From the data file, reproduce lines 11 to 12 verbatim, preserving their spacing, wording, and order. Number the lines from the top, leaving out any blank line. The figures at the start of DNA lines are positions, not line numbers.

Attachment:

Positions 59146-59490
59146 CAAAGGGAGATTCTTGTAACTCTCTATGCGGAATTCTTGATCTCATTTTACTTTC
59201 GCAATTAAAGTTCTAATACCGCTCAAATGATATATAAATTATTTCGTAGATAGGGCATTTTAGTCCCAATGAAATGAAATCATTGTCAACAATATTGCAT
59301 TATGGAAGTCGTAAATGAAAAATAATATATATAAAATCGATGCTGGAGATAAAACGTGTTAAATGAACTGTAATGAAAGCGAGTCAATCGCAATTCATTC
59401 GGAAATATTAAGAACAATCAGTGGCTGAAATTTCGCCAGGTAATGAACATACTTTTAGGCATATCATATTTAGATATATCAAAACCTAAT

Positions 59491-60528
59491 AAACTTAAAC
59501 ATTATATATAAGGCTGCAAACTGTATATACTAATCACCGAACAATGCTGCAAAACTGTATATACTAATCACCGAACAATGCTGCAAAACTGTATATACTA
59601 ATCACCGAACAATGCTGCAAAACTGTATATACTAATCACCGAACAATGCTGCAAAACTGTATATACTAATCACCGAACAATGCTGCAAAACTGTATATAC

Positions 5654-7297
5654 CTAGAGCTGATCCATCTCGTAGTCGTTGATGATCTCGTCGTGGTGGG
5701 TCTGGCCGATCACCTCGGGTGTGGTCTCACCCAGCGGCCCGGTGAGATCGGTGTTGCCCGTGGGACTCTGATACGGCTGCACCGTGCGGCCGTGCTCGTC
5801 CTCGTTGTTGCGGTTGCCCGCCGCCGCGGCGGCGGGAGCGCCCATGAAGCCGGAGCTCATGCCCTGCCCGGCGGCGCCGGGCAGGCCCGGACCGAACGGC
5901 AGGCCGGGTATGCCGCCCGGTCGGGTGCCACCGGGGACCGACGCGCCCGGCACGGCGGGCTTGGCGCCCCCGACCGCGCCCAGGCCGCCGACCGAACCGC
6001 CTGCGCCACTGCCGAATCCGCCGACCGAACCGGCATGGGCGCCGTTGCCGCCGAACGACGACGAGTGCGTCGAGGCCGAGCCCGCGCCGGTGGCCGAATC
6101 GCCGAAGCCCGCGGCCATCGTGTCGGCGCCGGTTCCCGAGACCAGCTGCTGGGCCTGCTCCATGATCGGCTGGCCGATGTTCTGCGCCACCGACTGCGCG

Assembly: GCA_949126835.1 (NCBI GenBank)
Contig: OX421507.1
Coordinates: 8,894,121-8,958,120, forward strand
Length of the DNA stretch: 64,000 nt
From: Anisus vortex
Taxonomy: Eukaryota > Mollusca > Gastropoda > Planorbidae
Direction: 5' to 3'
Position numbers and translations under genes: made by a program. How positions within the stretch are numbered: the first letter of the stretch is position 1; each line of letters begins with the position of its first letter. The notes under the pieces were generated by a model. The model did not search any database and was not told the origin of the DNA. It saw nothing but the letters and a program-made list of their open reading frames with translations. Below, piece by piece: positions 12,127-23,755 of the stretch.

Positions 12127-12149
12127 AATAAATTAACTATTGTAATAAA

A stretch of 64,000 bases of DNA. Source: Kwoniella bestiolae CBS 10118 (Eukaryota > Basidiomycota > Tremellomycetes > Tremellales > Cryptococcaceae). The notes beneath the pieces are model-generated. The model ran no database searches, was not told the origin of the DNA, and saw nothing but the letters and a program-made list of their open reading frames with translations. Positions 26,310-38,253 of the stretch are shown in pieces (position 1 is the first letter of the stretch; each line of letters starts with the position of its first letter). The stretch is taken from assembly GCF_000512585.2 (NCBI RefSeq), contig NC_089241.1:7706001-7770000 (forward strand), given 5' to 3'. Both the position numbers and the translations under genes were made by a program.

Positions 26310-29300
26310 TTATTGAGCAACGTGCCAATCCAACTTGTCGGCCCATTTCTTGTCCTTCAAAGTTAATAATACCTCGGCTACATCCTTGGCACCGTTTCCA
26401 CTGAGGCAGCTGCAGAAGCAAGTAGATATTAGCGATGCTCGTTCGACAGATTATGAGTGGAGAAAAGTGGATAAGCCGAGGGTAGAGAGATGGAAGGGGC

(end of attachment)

5654 CTAGAGCTGATCCATCTCGTAGTCGTTGATGATCTCGTCGTGGTGGG
5701 TCTGGCCGATCACCTCGGGTGTGGTCTCACCCAGCGGCCCGGTGAGATCGGTGTTGCCCGTGGGACTCTGATACGGCTGCACCGTGCGGCCGTGCTCGTC